It is an exciting experience after the purchase of your dream home and becoming a homeowner. Unfortunately, financial circumstances like job loss, unexpected health issues, the increase in the interest rate of an adjustable mortgage, or pay cuts can leave you facing difficult financial decisions.
Before the Covid-19 pandemic, the Mortgage Banker Association (MBA) estimated that approximately 250,000 property owners face foreclosure each year. While the full economic impact of the Covid-19 pandemic is not yet known, the previous foreclosure numbers could skyrocket as 80% of Americans live paycheck-to-paycheck and are
facing financial hardships due to extraordinary job losses and wage
cuts. More than 30 million Americans have filed for unemployment and are looking for answers especially when it comes to their most significant financial obligation which is their mortgage payments.
So, whether you are struggling due to the Covid-19 pandemic or you have other financial challenges that have resulted in you falling behind on your monthly payments you are not alone. There are several options available if your goal is to keep your home.
Below are some possible options that can minimize the long-term consequences of defaulting on your mortgage and help you avoid foreclosure.
You can consider entering forbearance if your financial problems are temporary. For example, this situation might apply if you have recently lost your job but you anticipate returning to employment soon. Forbearance means that you and your lender come to a mutual agreement to either reduce or suspend your monthly payments for a specific period so that you can work through your financial difficulties. At the end of the period, you will catch up on the mortgage payments by making a series of partial payments until your account is up to date.
If you are paying a reduced amount or not making payments you will still incur interest during forbearance. Some lenders also agree not to report forbearance to the credit bureaus. However, even if forbearance lowers your credit score it will cause less damage than a missed payment or foreclosure. Before you request forbearance consider the significant stipulations and caveats that come with such an arrangement.
If you are not able to afford your current mortgage payments due to being out of work for a long period or had a cut in salary you could opt for a home loan modification to avoid foreclosure. A loan modification is an alteration to the original terms of the mortgage without refinancing and the goal is to make it easier for you to continue making payments.
This can include extending the length of the loan, reducing interest rates, lowering the remaining principal, or adding any delinquent payments to the balance owed.
You can opt for a loan modification after a forbearance or without going through one. However, you will have to provide evidence of financial hardship if you go for a loan modification before a forbearance. Home modification loans are generally reserved for people who face impending default or are already in arrears on their mortgage payments. A loan modification will dinge your credit score but not as severely as a foreclosure.
Refinance Your Mortgage
Refinancing your current mortgage means taking on a new mortgage loan on the current property with the end goal of lowering your interest rate that will substantially lower your monthly payments. You can use this new loan to cover the cost of the property as well as missed payments without going to the extreme of giving up your property. The biggest benefit of refinancing is that you can keep your home for years to come.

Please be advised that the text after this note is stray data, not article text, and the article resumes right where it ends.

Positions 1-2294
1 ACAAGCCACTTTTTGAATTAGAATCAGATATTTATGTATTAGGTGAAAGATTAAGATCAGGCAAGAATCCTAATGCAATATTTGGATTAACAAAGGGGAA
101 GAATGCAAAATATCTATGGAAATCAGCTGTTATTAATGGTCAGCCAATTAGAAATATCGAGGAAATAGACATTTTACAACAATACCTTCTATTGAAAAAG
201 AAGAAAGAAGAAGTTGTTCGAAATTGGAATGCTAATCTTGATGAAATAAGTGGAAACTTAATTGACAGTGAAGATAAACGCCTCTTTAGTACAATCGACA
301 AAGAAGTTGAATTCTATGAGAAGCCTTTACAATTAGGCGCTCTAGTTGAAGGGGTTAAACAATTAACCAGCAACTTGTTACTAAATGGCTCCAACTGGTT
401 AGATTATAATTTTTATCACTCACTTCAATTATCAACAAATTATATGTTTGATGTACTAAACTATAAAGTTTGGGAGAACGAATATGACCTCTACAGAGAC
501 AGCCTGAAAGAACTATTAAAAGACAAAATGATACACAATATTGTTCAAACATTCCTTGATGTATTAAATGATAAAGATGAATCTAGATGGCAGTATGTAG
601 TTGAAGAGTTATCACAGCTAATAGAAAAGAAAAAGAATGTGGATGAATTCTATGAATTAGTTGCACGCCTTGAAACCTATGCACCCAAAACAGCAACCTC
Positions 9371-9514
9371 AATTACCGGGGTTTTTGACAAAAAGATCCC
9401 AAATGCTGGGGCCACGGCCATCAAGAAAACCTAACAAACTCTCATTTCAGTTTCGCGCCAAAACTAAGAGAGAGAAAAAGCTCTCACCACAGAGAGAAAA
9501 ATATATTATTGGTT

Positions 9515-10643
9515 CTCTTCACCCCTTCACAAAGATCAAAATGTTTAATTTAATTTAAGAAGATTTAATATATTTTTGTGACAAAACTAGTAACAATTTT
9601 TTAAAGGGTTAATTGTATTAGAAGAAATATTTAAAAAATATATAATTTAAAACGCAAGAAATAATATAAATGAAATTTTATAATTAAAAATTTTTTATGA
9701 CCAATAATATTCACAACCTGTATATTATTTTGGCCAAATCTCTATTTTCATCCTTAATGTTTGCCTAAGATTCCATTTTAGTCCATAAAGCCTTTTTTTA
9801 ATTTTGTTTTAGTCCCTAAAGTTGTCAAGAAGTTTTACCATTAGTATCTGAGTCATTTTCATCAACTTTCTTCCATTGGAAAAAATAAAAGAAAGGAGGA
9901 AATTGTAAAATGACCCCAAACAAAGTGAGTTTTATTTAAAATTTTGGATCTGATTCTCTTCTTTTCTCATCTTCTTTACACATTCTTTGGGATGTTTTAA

With refinancing you could save on interest rates in addition to other modifications that could allow you to meet the monthly payments more easily. However, refinancing often depends on home equity, an acceptably good credit score, and current income. Some homeowners may qualify for a special kind of Homeowner Affordability and Sustainability Plan (HASP) refinance.
Workout A Repayment Plan
Repayment is what it exactly sounds like –a plan that involves an agreement to pay back your lender the missed mortgage payments, late fees, and other costs that you owe over a specified period. The amount will be added to your present monthly payments instead of paying it in a lump sum. This allows homeowners not to be overwhelmed with the amount of debt they have accumulated and can be manageable when one large payment is divided into pieces. The best part is you will not lose your home. However, this option is for homeowners who have a temporary hardship and not for those whose financial hardship has not been resolved or have accumulated too much debt that it will be difficult to make the new, increased monthly payments.
For individuals who are facing very serious financial hardships and are certain that staying in the home and continuing with the mortgage payments is not feasible then they can consider a short sale.
With a short sale, your lender may allow you to sell your home for less than the remaining balance of the mortgage and accept the amount as full payment of the loan.
Deed-In-Lieu Of Foreclosure
With this option, you will lose your home, so this should be your last option, and when you are certain that you will not be able to pay your mortgage in the future. With this option, you relinquish the deed of your home to avoid going through the foreclosure process and it looks better on your credit history.
If you are struggling to keep up your mortgage payments, then it is best if you take action early in the process before you fall too far behind. Taking action early will permit you to make the best of an already disappointing situation. Not ignoring your situation, however, means you will be able to recover sooner and experience a less negative impact on your credit score. The options outlined above each depend on your specific circumstances and how willing your lender is to make concessions.